The GOP outrage police who demanded answers after Benghazi are showing ‘rank hypocrisy’ over Jan. 6: journalist
After terrorists attacked the U.S. Consulate in Benghazi, Libya in 2012 on the 11th anniversary of 9/11, Republicans in Congress and their propagandists in the right-wing media demanded accountability. Benghazi received nonstop coverage from the “outrage police” of Fox News and AM talk radio. But Washington Post opinion writer Dana Milbank, in his December 15 column, slams MAGA Republicans for their blatant hypocrisy — stressing that Republicans who were so outraged over Benghazi aren’t demanding answers for the January 6 insurrection.
“On September 11, 2012, terrorists attacked the U.S. Consulate in Benghazi, Libya,” Milbank explains. “Four Americans died. On January 6, 2021, terrorists attacked the U.S. Capitol. Five people died during the attack and its immediate aftermath, including a police officer. Four more officers died by suicide in the following months. Another 140 police were injured. The differing responses to the two tragedies show the rank hypocrisy in the Republican Party and the sickness that has taken hold of it.”
A minority of right-wing Republicans have been very outspoken about the January 6 assault on the U.S. Capitol Building and have been highly critical of former President Donald Trump, including Sen. Mitt Romney of Utah, Rep. Liz Cheney of Wyoming and Rep. Adam Kinzinger of Illinois — all of whom MAGA Republicans now despise and slam as RINOs: Republicans In Name Only. Cheney and Kinzinger, in fact, are members of House Speaker Nancy Pelosi’s select committee on January 6. And Cheney has had a lot to say recently about the texts that pro-Trump Republicans sent during the Capitol siege.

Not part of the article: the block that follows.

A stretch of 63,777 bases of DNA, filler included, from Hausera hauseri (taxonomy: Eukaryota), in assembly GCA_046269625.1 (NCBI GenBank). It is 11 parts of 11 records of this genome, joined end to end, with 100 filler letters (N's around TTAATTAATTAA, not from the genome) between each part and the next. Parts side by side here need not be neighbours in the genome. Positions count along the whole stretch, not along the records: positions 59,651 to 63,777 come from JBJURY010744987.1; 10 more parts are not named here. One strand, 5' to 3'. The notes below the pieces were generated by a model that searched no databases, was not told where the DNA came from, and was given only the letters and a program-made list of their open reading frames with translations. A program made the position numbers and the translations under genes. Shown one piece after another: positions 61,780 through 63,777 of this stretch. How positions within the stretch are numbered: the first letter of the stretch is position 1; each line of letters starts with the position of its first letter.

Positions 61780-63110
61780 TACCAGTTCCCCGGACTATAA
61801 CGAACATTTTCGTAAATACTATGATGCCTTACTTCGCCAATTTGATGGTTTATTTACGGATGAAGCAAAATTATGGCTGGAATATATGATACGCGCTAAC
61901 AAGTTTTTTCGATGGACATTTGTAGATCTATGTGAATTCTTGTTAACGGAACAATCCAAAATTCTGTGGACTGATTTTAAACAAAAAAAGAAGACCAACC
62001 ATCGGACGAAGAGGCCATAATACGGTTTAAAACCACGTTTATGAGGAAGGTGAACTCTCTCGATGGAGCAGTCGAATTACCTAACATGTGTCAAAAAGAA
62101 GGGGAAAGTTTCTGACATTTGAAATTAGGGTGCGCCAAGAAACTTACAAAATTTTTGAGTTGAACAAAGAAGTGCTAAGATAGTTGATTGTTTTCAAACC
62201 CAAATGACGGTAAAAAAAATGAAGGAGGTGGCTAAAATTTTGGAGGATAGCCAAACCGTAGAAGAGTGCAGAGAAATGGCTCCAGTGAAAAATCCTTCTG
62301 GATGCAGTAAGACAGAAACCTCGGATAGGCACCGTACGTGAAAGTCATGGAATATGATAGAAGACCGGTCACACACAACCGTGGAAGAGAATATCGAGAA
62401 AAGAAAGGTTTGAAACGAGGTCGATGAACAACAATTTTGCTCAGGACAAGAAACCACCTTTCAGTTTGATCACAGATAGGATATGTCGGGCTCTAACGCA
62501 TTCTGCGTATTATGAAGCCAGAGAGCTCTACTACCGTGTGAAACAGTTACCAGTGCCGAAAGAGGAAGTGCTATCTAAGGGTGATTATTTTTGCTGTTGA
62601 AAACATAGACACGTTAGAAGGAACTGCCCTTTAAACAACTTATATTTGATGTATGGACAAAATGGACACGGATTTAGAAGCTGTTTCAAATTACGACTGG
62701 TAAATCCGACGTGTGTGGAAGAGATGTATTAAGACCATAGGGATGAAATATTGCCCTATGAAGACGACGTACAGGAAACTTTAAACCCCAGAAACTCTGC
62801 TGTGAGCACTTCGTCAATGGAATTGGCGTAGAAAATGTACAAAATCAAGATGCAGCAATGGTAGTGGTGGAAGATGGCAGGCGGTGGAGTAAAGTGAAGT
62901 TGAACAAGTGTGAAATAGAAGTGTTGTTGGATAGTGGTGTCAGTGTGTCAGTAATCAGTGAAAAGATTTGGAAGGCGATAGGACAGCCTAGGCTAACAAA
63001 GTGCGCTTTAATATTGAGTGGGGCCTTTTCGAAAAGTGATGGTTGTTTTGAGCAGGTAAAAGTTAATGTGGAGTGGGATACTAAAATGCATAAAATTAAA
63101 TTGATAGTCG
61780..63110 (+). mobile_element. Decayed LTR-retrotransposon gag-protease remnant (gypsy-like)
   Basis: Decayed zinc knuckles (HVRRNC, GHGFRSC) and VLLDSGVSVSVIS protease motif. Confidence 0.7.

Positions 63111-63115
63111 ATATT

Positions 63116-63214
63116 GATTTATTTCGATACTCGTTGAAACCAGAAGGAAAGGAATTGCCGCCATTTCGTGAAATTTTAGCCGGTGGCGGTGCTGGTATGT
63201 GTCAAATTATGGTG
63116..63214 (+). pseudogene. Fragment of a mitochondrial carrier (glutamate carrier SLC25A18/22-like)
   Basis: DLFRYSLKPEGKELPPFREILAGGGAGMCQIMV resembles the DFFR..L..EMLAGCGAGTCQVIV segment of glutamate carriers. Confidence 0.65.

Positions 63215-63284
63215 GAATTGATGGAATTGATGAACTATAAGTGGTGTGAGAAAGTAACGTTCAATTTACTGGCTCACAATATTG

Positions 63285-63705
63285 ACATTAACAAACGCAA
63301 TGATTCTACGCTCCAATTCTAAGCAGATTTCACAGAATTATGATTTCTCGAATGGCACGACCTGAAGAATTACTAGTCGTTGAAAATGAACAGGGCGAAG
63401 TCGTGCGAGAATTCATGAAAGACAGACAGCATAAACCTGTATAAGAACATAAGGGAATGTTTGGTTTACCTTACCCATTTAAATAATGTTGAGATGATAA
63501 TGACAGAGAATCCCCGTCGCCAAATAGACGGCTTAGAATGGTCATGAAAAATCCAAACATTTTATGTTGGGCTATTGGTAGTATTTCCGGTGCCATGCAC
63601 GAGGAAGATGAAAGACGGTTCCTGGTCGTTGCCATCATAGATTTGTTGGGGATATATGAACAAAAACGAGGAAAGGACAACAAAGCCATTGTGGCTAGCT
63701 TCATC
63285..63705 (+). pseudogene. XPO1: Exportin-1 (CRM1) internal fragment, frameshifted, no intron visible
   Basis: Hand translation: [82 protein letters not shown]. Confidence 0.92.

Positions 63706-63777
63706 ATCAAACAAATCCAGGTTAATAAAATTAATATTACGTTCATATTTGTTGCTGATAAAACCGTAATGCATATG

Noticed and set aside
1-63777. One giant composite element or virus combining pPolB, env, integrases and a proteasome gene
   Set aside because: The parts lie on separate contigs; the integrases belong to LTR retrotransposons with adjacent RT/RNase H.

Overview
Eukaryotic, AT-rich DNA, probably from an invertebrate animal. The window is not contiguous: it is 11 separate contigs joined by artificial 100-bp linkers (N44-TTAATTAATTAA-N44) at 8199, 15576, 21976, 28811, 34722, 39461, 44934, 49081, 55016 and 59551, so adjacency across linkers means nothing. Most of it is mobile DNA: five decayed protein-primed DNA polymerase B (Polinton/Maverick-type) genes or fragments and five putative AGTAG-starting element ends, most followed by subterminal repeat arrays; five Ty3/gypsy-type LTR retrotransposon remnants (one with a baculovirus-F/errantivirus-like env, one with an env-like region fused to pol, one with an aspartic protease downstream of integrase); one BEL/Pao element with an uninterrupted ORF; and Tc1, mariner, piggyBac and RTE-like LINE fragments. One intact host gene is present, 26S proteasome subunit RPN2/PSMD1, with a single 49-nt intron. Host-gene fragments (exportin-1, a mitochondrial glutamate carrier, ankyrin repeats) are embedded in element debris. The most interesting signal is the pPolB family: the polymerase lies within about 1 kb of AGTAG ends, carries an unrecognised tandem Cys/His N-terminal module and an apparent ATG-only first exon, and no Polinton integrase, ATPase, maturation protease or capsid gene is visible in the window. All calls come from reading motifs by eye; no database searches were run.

“Now we know, thanks to the text messages of former Trump White House Chief of Staff Mark Meadows, that while domestic terrorists were sacking the Capitol and legislators hid in fear for their lives, several Republican lawmakers, Fox News personalities and Donald Trump, Jr. reached out to Meadows to urge President Donald Trump to call off the attack,” Milbank observes. “Trump refused for hours, and his Pentagon stalled on an urgent plea to deploy the National Guard to defend the Capitol. Essentially, Trump did just what Republicans falsely accused (former Secretary of State Hillary) Clinton of doing in Benghazi. And attacking the U.S. seat of government is orders of magnitude worse than attacking a diplomatic outpost.”
Milbank cites Rep. Jim Jordan of Ohio and former Secretary of State Mike Pompeo, both Trump loyalists, as examples of far-right Republicans who demanded answers after the Benghazi attack but haven’t had that level of outrage over January 6.
“Jordan, in his addendum to the Benghazi report, wrote that the Obama Administration, ‘so blinded by politics and its desire to win an election, disregarded a basic duty of government: Tell the people the truth,” Milbank writes. “Five years later, with democracy itself on the line, Jordan and his colleagues are fighting the truth as if their very survival depends on it.”
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